The SAMIT event group returns with a new edition of the VIP Classical concert and this time the young Chinese pianist Jingge Yan, who was named the first “Beethoven Ambassador” by the city of Bonn, will perform in Dubai on October 22.
Famous for his intellectual depth and the expressive vitality of his piano performances, Jingge Yan has also won multiple international awards and is an active soloist who performs regularly in major cities around the world.
City Times spoke with the pianist to learn more about his relationship with music and expectations for his upcoming recital in Dubai.
What does music mean to you?
For me, music is a “material” to record and express feelings such as joy, pain, excitement, anger, confusion and especially longing for love, peace or God. Thanks to music I can capture feelings recorded with great precision by composers from different cultures, who have been dead for decades and who spoke different languages. While playing music, I translate to the audience the feelings recorded by the composer, along with a combination of my own feelings in the present moment. That’s why music is magical to me: it overcomes the limitations of time and life and goes beyond the limits of language and culture.
As the first Chinese pianist in history to perform and record all of Beethoven’s sonatas, what captivates you about Beethoven’s music and how is it different from other scores?
Beethoven’s music has a very special fundamental value: no matter how much one has to fight in his life or for his beliefs, the ending of his musical works is always full of hope and uplifting power. This is probably the reason why Beethoven’s music never lost its popularity in the last two hundred years of human history, especially in our era, while diseases and wars are so threatening to the world that we need his music and the spiritual power behind his music.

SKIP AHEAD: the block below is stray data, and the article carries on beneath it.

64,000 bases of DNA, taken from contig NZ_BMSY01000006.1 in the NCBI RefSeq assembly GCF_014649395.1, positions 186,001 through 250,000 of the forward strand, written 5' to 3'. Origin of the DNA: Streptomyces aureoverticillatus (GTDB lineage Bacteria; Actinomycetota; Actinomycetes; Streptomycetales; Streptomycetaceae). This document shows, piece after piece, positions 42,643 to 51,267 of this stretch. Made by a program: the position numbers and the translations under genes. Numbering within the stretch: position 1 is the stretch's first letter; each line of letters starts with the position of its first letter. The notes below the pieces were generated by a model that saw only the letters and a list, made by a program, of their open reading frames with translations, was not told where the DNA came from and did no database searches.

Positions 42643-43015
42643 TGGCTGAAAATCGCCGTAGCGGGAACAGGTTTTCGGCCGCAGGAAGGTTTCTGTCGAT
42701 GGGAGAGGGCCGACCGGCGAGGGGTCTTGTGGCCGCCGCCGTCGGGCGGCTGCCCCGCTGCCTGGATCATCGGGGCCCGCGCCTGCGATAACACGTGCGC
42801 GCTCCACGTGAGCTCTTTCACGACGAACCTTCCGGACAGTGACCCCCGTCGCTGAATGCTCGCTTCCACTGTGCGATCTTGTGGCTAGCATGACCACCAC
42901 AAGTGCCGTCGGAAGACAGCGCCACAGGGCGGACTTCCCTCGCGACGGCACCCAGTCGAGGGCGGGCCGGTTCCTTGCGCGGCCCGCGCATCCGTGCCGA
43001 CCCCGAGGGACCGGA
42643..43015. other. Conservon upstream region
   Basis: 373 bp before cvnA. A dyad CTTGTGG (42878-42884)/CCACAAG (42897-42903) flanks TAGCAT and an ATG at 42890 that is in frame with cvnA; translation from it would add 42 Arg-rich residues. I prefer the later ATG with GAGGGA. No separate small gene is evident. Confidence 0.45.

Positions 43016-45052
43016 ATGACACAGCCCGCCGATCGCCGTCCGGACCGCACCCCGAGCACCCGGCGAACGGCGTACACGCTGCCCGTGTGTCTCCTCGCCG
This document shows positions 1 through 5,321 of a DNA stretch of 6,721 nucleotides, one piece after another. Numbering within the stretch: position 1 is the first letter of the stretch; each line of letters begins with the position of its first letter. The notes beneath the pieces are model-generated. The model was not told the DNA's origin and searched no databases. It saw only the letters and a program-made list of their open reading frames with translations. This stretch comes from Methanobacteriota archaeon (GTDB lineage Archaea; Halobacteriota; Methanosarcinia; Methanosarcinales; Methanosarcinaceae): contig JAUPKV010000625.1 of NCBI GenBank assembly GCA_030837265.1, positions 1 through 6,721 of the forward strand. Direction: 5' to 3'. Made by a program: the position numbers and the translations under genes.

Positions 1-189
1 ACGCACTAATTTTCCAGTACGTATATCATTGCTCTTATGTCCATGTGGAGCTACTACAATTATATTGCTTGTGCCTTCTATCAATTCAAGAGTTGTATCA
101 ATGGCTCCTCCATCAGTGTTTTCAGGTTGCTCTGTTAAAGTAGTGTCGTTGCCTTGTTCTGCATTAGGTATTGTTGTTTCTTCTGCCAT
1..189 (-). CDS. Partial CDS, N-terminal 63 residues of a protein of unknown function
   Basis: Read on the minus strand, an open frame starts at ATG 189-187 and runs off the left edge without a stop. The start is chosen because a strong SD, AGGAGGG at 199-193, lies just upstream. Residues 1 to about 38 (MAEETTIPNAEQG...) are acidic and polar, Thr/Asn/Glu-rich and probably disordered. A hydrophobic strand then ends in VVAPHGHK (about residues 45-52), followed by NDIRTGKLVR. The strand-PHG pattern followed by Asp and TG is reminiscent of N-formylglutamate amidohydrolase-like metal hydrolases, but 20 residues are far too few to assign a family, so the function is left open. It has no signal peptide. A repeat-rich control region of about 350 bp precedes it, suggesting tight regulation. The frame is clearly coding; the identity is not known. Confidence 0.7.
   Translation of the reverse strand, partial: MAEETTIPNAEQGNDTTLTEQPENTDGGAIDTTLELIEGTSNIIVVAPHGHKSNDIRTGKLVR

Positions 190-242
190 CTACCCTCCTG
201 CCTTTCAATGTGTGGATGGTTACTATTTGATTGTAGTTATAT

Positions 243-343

How did you get to pick up the piano?
My father loves music but he couldn’t learn piano during the cultural revolution in China. I learned the piano to fulfill his musical dream. I had a difficult childhood studying piano in China because my piano teachers yelled at me very often in classes and I hated routine practice and dreaded going to class every weekend. It was when I went to Oberlin College to begin my undergraduate studies that I was first inspired and encouraged to play the piano.
Have you composed any original scores? If so, can you talk about it? If not, how difficult is it to compose an original?
I take my piano performance of the works of history’s music giants as my own “composition,” because performing music composed decades or centuries ago on a modern instrument requires tremendous intellectual work and experiments. This is another way of composing and I find it more interesting than writing completely new works or creating new genres.
What can attendees expect to see at your next performance at the VIP classical concert series organized by SAMIT Event Group in Dubai?
SAMIT event group is an innovative organization that asked me to combine performance and speaking in my concert. I love this idea within the VIP classical concert series and will offer a vivid recital backed by an interesting background of music from various composers.
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